November 29, 2002

I fucking did it.

50,129 words, one day under the wire. I'd do a little dance if it weren't oh-God-thirty in the fucking morning.

Holy shit.

Now I must go and bask in the purple goodness of my "Winner" bar.


November 26, 2002

Hump day of the short T-day week, and none too soon, either. I am feeling mighty goofy these days. All them words'll do that to a feller.

Not to mention probably still being in the red as far as sleeping-to-waking-hours ratios go, not that I'd change a thing in that regard.

This week's writing going slower than I'd like. Feh. Probably have to do work on it over Thanksgiving, but so it goes. Now I'm just anxious to close in on the ending just to see if Greg's got my number as much as he believes he does. I do it all for the fans, you know.

Hoping to do some recording on the weekend, even if just a bit of noodling around and trying to be Coil. My between-writing meditation the last couple of days has been to go and play lots of the cover tunes I know, or am learning; to that end, I printed out the lyrics to Current 93's "They Returned to Their Earth," which is a really lovely song, though whether or not I'd ever subject an audience to all six and a half minutes of surreal Tibet imagery without some nice backing violin or something is iffy. (But tempting nonetheless - some of those lines are really killer, even if I have no friggin' idea what old David is going on about, as with most C93. And I get a real kick out of an ambiguous opening line like "When serpents come/ They cover the Christ thorn.") And I'm in the process of learning "Pavanne," which makes me a happy bear indeed. Also for some reason got the urge to add some more Morrissey tunes to my repertoire, as if it's all not depressing enough, though when I looked up "Will Never Marry" and "My Love Life" I got that sinking feeling that came when I found out that the verses of Counting Crows' "Round Here" are in G - just G, no changes, and if you can't play that shimmery little arpeggio then it all sounds like aaaaass - they're like that, kinda. I'm probably being told, somehow, that happily married people have no damn business covering the Moz.

Gah. Morrissey songs. It must be November. Very nearly not, though. How utterly distressing. Now I'll have to go play "Everyday Is Like Sunday" anyway.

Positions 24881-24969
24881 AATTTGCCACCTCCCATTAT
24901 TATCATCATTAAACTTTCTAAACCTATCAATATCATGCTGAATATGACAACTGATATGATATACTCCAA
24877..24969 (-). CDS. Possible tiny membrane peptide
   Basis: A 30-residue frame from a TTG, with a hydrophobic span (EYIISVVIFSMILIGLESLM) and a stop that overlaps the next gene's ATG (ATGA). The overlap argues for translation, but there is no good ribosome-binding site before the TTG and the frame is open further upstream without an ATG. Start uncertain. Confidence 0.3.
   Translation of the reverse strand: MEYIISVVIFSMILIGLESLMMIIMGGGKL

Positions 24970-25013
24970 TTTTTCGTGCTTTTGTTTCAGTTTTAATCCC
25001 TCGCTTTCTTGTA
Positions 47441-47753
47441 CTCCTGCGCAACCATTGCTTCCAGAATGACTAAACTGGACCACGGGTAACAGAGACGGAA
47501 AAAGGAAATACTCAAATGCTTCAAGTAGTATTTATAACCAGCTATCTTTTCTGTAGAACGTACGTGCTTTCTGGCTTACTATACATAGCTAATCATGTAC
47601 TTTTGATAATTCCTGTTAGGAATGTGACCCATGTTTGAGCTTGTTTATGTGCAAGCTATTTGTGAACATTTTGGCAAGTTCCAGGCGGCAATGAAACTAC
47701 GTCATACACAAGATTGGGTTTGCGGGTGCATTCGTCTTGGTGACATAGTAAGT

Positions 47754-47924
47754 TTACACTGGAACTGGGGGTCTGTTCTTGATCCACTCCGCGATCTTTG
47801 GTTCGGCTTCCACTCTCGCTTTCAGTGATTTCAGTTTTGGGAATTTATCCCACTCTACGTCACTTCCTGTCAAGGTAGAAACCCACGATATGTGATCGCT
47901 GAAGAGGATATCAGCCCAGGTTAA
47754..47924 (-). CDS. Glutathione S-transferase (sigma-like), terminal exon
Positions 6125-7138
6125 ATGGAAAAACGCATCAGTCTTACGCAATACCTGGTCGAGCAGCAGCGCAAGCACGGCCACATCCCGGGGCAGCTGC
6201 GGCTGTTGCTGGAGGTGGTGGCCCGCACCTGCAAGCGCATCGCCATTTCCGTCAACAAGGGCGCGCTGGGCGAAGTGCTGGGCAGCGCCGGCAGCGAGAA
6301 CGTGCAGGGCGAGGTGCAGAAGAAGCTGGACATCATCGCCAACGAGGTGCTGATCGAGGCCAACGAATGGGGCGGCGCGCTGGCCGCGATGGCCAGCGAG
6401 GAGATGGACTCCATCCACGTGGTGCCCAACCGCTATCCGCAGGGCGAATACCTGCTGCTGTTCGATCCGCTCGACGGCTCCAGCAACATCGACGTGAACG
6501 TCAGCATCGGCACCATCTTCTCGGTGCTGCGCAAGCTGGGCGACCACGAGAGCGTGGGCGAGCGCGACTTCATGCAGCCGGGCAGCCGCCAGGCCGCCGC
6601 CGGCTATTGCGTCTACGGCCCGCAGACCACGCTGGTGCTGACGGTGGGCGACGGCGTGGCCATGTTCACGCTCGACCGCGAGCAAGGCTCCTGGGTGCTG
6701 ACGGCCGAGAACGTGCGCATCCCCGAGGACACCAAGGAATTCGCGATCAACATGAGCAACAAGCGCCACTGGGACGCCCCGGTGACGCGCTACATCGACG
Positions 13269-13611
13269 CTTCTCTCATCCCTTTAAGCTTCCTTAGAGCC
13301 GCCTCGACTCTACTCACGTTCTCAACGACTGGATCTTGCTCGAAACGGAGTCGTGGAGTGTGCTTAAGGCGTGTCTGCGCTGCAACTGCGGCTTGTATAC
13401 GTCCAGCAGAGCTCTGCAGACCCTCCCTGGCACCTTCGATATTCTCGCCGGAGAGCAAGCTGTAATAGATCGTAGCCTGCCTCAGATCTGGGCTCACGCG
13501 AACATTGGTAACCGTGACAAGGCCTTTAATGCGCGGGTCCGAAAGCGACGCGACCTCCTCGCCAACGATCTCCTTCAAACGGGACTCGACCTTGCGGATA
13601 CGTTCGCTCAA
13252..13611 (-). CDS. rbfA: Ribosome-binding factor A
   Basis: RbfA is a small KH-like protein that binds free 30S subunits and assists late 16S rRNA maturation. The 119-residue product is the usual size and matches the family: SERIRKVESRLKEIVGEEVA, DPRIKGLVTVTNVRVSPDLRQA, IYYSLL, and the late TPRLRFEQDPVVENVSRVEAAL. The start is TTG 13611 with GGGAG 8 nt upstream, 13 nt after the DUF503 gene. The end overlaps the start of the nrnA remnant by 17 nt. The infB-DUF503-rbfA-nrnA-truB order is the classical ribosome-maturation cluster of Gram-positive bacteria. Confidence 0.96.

November 25, 2002

I Go, I hCome Back Again

Tired. Sore. Loopy. God knows, probably malnourished too.

I had a lovely weekend.

New York is, somehow, less intimidating in person. There's an awful lot of it, though. It's not the kind of place I now could have a go at alone. Considering the labyrinthine routes one takes just getting into the damn subway station, I can see myself quickly giving in to a gibbering disorientation very quickly. But anyway.

Busses are a really fine way of getting places if you're not wealthy or in a terrible hurry; they're about as comfortable as anything can be that has lots of people packed into a small space moving very fast. However, and this is critical: PEE BEFOREHAND. Do not be reassured that the Greyhound has a little bathroom in the back. If you're anything like me, trying to relax the requisite muscles while simultaneously hanging on for dear life as the vehicle pitches like a ship in a gale is well-nigh impossible. Yeah, I know you can just sit down, but at that point the loss to your dignity is just as bad as the motion problem, or has the same effect at any rate, at least if you're as neurotic as I am about such indelicacies. So it goes.


Spyder is about as cool as a person should be allowed to be, which isn't exactly surprising, but is very nice nonetheless. I wound up having one of those days where you walk around having to remind yourself that you actually haven't known who you're hanging out with for years and years. Easily already one of my favorite people, and fun in that easy way that I value highly in a friend; we spent all day doing ... not much of anything except going to cafes and comic book stores and walking the streets of the city, and I had such an amazingly good time that the day just flew. All of which more or less goes to show that my theory that smart, talented tough-chick artists are not a thing my life can have too much of has not been disproven.